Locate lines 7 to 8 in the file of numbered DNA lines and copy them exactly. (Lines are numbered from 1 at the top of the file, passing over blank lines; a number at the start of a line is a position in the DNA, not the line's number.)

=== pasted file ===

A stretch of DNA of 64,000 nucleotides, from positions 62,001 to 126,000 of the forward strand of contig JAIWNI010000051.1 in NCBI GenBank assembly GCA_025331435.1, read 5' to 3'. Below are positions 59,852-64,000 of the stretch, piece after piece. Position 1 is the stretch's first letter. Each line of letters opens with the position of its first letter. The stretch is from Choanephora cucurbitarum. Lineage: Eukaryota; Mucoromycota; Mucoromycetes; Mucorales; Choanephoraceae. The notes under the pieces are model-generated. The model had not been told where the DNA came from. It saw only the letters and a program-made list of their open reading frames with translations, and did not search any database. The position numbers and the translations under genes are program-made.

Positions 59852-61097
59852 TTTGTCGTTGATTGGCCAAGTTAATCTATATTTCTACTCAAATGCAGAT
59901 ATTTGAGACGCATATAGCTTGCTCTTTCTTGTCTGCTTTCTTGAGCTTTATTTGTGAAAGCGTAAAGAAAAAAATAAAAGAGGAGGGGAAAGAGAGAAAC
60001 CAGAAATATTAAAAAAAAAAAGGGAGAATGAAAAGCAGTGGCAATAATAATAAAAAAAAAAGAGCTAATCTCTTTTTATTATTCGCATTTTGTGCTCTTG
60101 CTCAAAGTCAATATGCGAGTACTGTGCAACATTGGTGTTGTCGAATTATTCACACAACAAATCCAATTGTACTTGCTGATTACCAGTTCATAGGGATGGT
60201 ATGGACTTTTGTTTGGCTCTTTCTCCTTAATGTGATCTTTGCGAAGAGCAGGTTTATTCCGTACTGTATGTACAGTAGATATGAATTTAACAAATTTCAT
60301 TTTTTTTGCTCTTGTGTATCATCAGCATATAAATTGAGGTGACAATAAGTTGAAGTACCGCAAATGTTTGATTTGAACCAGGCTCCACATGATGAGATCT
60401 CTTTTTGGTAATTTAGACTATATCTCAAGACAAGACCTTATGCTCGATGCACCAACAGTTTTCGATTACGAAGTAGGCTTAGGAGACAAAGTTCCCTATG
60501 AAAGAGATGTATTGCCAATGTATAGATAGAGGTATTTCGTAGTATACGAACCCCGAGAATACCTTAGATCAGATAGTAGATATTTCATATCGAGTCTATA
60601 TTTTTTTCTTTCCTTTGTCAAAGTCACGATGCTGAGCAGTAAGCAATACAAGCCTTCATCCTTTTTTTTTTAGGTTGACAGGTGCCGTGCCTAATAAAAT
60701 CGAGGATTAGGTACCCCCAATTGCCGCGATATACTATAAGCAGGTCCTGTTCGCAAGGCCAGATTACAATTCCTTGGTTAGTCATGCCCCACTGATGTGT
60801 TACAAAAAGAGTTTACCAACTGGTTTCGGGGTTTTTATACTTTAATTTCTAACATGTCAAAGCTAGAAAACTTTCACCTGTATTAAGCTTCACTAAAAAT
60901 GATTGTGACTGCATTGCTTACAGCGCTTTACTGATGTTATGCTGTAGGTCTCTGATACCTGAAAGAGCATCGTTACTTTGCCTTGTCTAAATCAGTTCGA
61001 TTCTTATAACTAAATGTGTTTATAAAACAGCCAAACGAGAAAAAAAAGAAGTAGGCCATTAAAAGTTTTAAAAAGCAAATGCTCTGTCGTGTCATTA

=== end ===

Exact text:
60201 ATGGACTTTTGTTTGGCTCTTTCTCCTTAATGTGATCTTTGCGAAGAGCAGGTTTATTCCGTACTGTATGTACAGTAGATATGAATTTAACAAATTTCAT
60301 TTTTTTTGCTCTTGTGTATCATCAGCATATAAATTGAGGTGACAATAAGTTGAAGTACCGCAAATGTTTGATTTGAACCAGGCTCCACATGATGAGATCT